$(document).on('mousewheel', function(e) { 
  var $target = $(e.target).closest('.scrollable-h');
  if ($target.scrollLeft () <= 4) {
    $target.scrollLeft(5);
    return false;
  }
});

One thing to keep in mind is that the code above is making two assumptions:

  1. your element with horizontal scrollable content has a class scrollable-h
  2. If checks if the scrollLeft if bigger less than 4px and then just make it scroll to 5px returning false effectively cancel the back gesture

Important: - This only prevents the back swipe gesture, when is done fast, if you do it very slow it will still trigger sometimes.

  • Also this does not prevent the forward swipe gesture, but it could also be done by checking if the element has reached the maximum scrollLeft. If that is the case then move it 20px back and return false to prevent the event from happening... It is up to you to add this use case if it happens to make sense to you.

You can take a look to a proof of concept here. http://jsfiddle.net/royriojas/JVA6m/#base

2
  • 1
    So how do you prevent the bounce? It seems the only way to detect whether we are at the edge is after the scroll occurse, and not before Commented Feb 15, 2018 at 19:55
  • 1
    @KevinNewman I want to thank you so much. I've spent a lot of time trying to figure out why the preventDefault on the wheel event didn't work for me. But then I noticed the word "bounce" in your comment and suddenly realized. I used the _.throttle on my event handler which was breaking the preventDefault. This is not related to the original question, but anyway thanks!
    – jastkand
    Commented Jul 9, 2019 at 8:02
0

I was able to disable it by typing chrome://flags in the address bar and heading down to "Overscroll history navigation" and setting it to "Disabled" from the dropdown.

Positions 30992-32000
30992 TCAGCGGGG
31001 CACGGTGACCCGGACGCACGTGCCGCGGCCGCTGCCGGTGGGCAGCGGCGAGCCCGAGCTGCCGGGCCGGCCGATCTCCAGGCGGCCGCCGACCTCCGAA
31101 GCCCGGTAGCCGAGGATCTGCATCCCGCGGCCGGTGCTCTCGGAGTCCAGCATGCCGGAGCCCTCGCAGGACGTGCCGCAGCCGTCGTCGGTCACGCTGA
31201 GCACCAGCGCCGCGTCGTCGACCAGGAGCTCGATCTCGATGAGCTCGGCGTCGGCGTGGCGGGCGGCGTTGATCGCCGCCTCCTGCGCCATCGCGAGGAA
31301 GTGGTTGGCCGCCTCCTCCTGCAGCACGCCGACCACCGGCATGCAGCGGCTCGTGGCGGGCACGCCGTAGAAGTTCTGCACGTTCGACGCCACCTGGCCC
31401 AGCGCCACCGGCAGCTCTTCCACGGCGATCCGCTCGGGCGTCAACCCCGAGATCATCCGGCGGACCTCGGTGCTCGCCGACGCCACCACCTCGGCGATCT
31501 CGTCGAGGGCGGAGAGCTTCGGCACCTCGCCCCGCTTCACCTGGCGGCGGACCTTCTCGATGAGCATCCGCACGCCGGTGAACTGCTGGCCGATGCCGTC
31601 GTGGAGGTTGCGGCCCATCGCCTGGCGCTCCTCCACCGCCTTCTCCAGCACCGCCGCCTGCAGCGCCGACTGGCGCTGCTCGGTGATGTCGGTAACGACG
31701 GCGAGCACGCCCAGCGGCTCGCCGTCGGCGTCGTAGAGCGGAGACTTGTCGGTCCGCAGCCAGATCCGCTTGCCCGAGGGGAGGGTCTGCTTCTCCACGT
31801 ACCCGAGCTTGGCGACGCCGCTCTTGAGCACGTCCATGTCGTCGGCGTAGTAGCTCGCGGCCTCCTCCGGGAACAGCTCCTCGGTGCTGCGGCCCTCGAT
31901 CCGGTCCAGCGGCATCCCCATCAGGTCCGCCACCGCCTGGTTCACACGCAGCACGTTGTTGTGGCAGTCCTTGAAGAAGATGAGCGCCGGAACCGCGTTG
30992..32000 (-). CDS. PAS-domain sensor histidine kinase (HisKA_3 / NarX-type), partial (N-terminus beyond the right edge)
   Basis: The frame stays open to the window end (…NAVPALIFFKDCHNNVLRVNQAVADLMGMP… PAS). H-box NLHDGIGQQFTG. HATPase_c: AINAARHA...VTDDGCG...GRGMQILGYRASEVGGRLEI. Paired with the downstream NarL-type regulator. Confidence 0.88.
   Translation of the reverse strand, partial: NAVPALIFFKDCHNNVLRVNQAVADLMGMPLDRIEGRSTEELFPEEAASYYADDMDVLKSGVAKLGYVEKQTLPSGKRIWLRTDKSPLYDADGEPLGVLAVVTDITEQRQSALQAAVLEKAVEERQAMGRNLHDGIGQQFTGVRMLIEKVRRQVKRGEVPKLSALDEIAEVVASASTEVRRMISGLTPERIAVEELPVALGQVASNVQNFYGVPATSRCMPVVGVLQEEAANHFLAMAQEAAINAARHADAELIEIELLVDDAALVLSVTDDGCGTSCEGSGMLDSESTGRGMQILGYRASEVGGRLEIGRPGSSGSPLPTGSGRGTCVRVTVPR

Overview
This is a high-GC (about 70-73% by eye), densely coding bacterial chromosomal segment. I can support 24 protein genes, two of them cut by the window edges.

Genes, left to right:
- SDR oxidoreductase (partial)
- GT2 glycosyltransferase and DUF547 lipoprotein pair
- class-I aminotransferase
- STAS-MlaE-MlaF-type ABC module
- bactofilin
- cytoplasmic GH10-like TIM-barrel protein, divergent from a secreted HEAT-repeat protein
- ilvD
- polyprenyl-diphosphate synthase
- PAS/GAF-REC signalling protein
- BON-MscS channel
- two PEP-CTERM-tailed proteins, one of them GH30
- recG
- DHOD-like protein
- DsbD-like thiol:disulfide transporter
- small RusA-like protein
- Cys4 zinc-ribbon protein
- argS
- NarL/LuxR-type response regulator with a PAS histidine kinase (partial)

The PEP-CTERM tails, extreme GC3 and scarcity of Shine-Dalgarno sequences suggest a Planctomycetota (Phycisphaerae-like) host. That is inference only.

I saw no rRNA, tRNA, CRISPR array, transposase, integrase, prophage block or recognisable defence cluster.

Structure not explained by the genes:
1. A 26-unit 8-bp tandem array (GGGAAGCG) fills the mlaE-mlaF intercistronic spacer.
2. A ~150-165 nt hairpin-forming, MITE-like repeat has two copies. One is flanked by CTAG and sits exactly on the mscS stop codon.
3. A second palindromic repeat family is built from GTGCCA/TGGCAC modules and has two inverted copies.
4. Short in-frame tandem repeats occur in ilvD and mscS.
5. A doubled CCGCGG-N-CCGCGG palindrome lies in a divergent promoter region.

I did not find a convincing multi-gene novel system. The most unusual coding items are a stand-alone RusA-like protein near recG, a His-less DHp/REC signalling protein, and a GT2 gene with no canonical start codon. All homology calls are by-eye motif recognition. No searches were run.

1
  • this doesn't work for me. Windows 10 Chrome v91
    – H.C.Chen
    Commented Jul 23, 2021 at 10:37
0

Posting a non-CSS answer, which sometimes you don't have access to.

Run chromium / chrome with the disable-features=OverscrollHistoryNavigation :

# Run Chromium or Chrome with following flag
chromium --disable-features=OverscrollHistoryNavigation

Other gesture-related flags are usually recommended (such as the one that disables zooming via pinch, --disable-pinch), can be found here: https://niek.github.io/chrome-features/, which is a blog post recommended on the official docs (here, down bottom)

-4

You're looking at the problem at the wrong level. OnBeforeUnload is simply not triggered because there is nothing being unloaded from the browsers perspective. Therefore you have, quite bluntly, implemented the wrong mechanism for versioning - fragments are for page states, not document states as you are using it now.

If you insist on maintaining state through hash fragments you need to use another mechanism to guard against page state changing. Since all current browsers support LocalStorage I'd use that. And well, while at it, put all the document state data there instead of in the URL, since that is how Google Docs does it and that is why they don't have this issue.

2
  • 1
    I already discovered that onbeforeunload doesn't work "I have tried using window.onbeforeunload but that doesn't seem to work "
    – andrei
    Commented Apr 13, 2013 at 9:08
  • 1
    I think you misunderstood the question. If the user is horizontal scrolling in div, for example, sometimes they reach the end and then Chrome will trigger a page back or page forward action. This is orthogonal to the url hash. Google Docs somehow disables this.
    – Breck
    Commented May 10, 2019 at 6:25